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How to create an Angular Pipeline with Jenkins

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In this article, you’re going to see how to set up Jenkins from scratch and create and run an Angular pipeline — all in about five minutes. Don’t worry if you’re not familiar with Angular. The same principles hold for Vue, React, Python, Java, and other languages. So get comfy because we’re about to start.

The structure of the article will be as follows:

  • Setting up Jenkins
  • Creating a Jenkinsfile
  • Creating a pipeline

Setting Up Jenkins

If you’re already familiar with Jenkins, feel free to skip this part.

In this section, we’ll go over the installation steps for macOS and Linux as shown on the Jenkins website. You can also find information on getting started on a Windows machine.

First, let’s create a network for Jenkins:

docker network create jenkins

Add two volumes to share Docker client TLS certificates and persist Jenkins data. This way, no data is lost when you shut down your PC or server, for example. Keep in mind that if you do remove these volumes, data will be lost permanently.

docker volume create jenkins-docker-certs
docker volume create jenkins-data

The following four commands bring the Docker container up:

docker image pull docker:dind
docker container run --name jenkins-docker \
  --restart unless-stopped \
  --detach \
  --privileged --network jenkins \
  --network-alias docker \
  --env DOCKER_TLS_CERTDIR=/certs \
  --volume jenkins-docker-certs:/certs/client \
  --volume jenkins-data:/var/jenkins_home \
  --publish 2376:2376\
  docker:dind
docker image pull jenkinsci/blueocean
docker container run --name jenkins-blueocean \
  --restart unless-stopped \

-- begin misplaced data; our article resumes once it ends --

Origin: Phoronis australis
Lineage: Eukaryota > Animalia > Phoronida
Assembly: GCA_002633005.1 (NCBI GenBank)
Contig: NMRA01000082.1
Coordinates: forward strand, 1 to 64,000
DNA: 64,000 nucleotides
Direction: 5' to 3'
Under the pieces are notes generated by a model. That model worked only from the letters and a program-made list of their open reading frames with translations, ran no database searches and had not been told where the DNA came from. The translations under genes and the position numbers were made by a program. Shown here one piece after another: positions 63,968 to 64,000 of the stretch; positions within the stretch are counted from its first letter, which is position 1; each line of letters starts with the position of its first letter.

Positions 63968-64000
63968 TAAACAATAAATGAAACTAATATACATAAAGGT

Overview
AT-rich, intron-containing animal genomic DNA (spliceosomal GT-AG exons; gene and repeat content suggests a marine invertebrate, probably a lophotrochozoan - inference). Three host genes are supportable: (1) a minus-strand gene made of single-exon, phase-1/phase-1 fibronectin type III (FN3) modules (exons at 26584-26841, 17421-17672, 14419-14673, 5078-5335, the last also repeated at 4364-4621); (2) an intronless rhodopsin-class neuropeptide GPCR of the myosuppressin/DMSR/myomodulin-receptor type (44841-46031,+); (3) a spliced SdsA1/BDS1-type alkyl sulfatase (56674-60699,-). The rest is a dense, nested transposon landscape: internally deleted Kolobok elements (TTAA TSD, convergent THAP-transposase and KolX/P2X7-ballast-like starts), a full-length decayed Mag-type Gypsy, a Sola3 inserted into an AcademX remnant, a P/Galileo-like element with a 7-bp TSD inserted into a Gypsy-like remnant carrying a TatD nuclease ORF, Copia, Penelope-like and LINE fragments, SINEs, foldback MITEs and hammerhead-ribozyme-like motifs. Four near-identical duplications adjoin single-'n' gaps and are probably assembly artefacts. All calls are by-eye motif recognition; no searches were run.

--detach \
  --network jenkins \
  --env DOCKER_HOST=tcp://docker:2376 \
  --env DOCKER_CERT_PATH=/certs/client \
  --env DOCKER_TLS_VERIFY=1 \
  --volume jenkins-data:/var/jenkins_home \
  --volume jenkins-docker-certs:/certs/client:ro \
  --publish 8080:8080 \
  --publish 50000:50000 \
jenkinsci/blueocean

Jenkins is now running on https://localhost:8080, but you have to do one more tricky step: You have to unlock Jenkins. The initial password can be found inside a folder of the Jenkins CI blue ocean Docker container. I’ll show you how to retrieve this. When you try this yourself, make sure you specify the right docker UUID.

docker container ps
4ec29afb280f        jenkinsci/blueocean
1ce11b131265        docker:dind
docker container exec 4ec29afb280f cat /var/jenkins_home/secrets/initialAdminPassword
bd95aa5131a142b690795fa9427287a8

In the next step, you can configure the plug-ins you want to install. I’ll leave that up to you. I installed the Cobertura (for Java) and Locale plug-ins and got rid of Subversion. After they are installed, you have to create an admin user.

In the last step, you have to set a Jenkins URL (e.g. https://localhost:8080), but I did not bother to change it. In the end, Jenkins restarts and is completely installed. That took us literally only a couple of minutes.

The Jenkins user interface